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  • Stephanie Quinton 10:04 pm on April 14, 2010 Permalink | Reply
    Tags: credits, , , job world, , papers, , work environment, world experience   

    Making the grade 

    So as we all so dearly know, we can earn credit for the interning opportunities we get. I for instance and getting 6 credits this semester for my internship. With that, comes requirements, papers, and just little updates on how the internship is going.

    I am so happy that my job has been very cooperative with the assignments due.Working a a government agency is very hard, especially because may times you are working with sensitive information. So when I was told that I needed to write a 5-7 page (single spaced) research paper on sometime I am doing in my internship, it’s hard.

    My supervisor and other co-workers all pitched in to find ideas for me, pull together data I could use and in the end helped me piece together enough information that I could use to write my paper.

    I never knew how much a work environment is a social life. You get to know people in your office, and talk with them and work with them. It’s a way to network. It’s a way to make friends and know if you’re in a bind, they are more than welcome to help you accomplish what you need to.

    Interning is not only a job. It’s a life experience that you will never regret. You get the best of both worlds where you are still schooling and slowly being introduced into the real world. You do not need to worry about paying bills, (most of you), because your parents still have you covered and once you enter the working world, you will not just be thrown to the lions.

    With research papers and requirements the school gives, it makes you work harder at your job and learn more about your job than originally intended. You will be able to step out into the world with more certainty in what kind of job you would like, since the one’s you worked at in the past taught you many things.

    These credit requirements are probably going to force me to learn about my internship than I ever want to know, but if I decided to continue on with this internship, then I know I really like it and see myself here in the future, and if I do not, I cannot tell myself that I did not give it my best and full effort, because I had so much information about the company, that I wholeheartedly made the right decision.

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    • xinthehouse 6:30 pm on November 12, 2010 Permalink | Reply

      Hey do you still intern? I think they need people over here (WH) lol.

  • Stephanie Quinton 10:19 pm on April 7, 2010 Permalink | Reply  

    When Christmas Comes to Town 

    It’s snowing outside (this case April showers), and it’s just cold enough for jacket and mittens (in this case warm enough for shorts and a t-shirt). All the children get ready for bed (co-workers locking up their offices) and while everyone’s sleeping presents are scattered around the tree (in this case the office).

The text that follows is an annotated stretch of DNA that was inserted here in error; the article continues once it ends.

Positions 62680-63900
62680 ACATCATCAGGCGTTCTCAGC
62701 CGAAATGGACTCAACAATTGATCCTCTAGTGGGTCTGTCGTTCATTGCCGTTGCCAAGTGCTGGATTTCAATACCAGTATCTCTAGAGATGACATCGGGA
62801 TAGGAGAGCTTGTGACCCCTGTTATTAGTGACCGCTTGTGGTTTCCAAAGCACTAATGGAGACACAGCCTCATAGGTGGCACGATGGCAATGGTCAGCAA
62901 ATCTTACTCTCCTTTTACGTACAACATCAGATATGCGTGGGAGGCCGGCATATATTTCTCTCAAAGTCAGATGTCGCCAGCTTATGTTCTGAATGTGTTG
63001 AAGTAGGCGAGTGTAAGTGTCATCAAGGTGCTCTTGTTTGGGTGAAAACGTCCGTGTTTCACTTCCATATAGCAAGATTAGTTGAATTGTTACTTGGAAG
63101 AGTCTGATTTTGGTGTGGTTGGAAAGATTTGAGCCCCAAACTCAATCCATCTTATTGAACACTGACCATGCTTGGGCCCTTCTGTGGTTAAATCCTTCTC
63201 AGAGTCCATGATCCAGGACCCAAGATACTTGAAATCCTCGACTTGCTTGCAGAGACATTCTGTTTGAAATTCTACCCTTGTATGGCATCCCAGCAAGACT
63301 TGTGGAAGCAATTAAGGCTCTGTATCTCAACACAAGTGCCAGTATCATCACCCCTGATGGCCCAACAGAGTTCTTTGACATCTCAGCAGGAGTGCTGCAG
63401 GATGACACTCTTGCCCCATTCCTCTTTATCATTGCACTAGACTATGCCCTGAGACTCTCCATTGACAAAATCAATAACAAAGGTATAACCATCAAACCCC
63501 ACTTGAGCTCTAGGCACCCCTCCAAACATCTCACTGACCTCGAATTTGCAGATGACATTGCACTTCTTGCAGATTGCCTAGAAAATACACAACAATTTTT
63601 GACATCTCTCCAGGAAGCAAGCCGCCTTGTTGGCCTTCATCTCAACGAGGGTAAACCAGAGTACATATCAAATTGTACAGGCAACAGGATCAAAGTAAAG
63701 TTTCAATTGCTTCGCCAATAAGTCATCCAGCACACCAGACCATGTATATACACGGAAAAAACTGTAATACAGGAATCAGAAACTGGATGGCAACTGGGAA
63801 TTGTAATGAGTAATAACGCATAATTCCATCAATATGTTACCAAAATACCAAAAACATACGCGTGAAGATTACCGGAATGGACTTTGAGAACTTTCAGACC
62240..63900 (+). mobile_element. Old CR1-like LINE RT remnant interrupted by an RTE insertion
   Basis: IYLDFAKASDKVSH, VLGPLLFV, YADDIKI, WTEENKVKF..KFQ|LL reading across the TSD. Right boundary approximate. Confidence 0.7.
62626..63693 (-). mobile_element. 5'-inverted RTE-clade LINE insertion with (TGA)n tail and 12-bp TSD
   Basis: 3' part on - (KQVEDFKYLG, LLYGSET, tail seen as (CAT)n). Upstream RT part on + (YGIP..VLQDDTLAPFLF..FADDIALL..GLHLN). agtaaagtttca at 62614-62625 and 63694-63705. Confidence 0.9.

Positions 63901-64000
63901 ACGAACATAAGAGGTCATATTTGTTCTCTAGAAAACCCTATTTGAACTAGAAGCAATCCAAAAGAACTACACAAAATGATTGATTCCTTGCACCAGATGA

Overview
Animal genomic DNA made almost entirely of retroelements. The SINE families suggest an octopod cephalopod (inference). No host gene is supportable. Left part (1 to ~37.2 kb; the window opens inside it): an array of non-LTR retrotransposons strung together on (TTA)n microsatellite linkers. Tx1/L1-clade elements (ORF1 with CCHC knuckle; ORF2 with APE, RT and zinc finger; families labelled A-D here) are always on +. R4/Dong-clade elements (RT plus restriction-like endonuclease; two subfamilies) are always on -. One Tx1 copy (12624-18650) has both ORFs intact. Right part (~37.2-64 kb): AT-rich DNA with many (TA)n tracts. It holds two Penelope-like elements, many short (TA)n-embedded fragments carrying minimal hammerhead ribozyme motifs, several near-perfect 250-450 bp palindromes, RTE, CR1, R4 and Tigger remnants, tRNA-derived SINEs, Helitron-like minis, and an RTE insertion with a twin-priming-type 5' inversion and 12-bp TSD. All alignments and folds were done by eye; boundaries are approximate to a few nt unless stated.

As you all know, this past month, my office has been under Congressional review. 😦 Long hours, endless photocopies and no time for breaks or error. Our review finally ended. Or at least for now it has. The present isn’t necessarily a big box with a toy inside but rather it’s the invisible gift. The gift of not receiving phone calls saying Congress needs this or NOAA offices need that. It’s the gift of peace, or normalcy.

    Interning here is a rewarding job. I go into work everyday and talk with people who hold seats of power, see how the office is run and learn life long lessons as I go along.

    One of my lessons is … technology isn’t always perfect and that the human mind is always the solution to a technological problem. When you’re stressed out… there is always a walkway outside your building… use it and take a walk. When you need something to get done and need help, there is an office full of people to help.

    You create a work family that can never change.

     
  • Stephanie Quinton 8:37 pm on April 1, 2010 Permalink | Reply  

    Time to Say Goodbye (imagine Andrea Bocelli singing) 

    Internships are key to learning the trick of the trade… what you want to do with the rest of you life. Internships give you the opportunity to experience a taste of what could be your future job. It makes people change careers and makes people enjoy their field even more.

    I am nearing the end of the school year and I know everyone will be rounding up their spring internships. Tears will be shed and connections made for a lifetime. Wow, I feel like I’m talking about college graduation.

    Looking back.. my internship has taught me many things and has helped me meet great people. I know I have my internship pretty much until I graduate, if both parties agree but I am not sure that this internship is the career path I want to take.

    I am so lucky that I had the opportunity to work for NOAA and meet great people but they are far more dedicated and passionate for the line or work than I am. I want to be in a job where I am just as excited to go to work as going home.

    As I finish out my final school weeks, I hope everyone who is having an internship this semester is happy they had the experience and is ready to experience the world or move to a new internship and obtain more skills and knowledge.

     
  • Stephanie Quinton 7:47 pm on March 15, 2010 Permalink | Reply  

    Out with the Old, In with the New 

    After the current congressional hearings that included our office, we have been under close watch by government agencies looking for any form of wrong doing.

    There is always a happy atmosphere in the office where everyone says hi to everyone and takes 5 minutes out of their day to catch up on things. I am crossing my fingers that the atmosphere can still remain but I know that these hearing have really hurt the future of my office.

    Just last Thursday, one of my superiors was turning 57 years old so I brought in cupcakes and a significant amount of the office gathered around him and sang him happy birthday. Usually this would be okay and the directors would join in but this time we had government agencies in talking about our work ethic. Needless to say, the director did not seem to happy when he walked in to quiet us down.

    A 5 minute celebration of a once a year birthday turn sour.

    (More …)

     
  • Stephanie Quinton 7:08 am on March 7, 2010 Permalink | Reply
    Tags: , congressional hearing,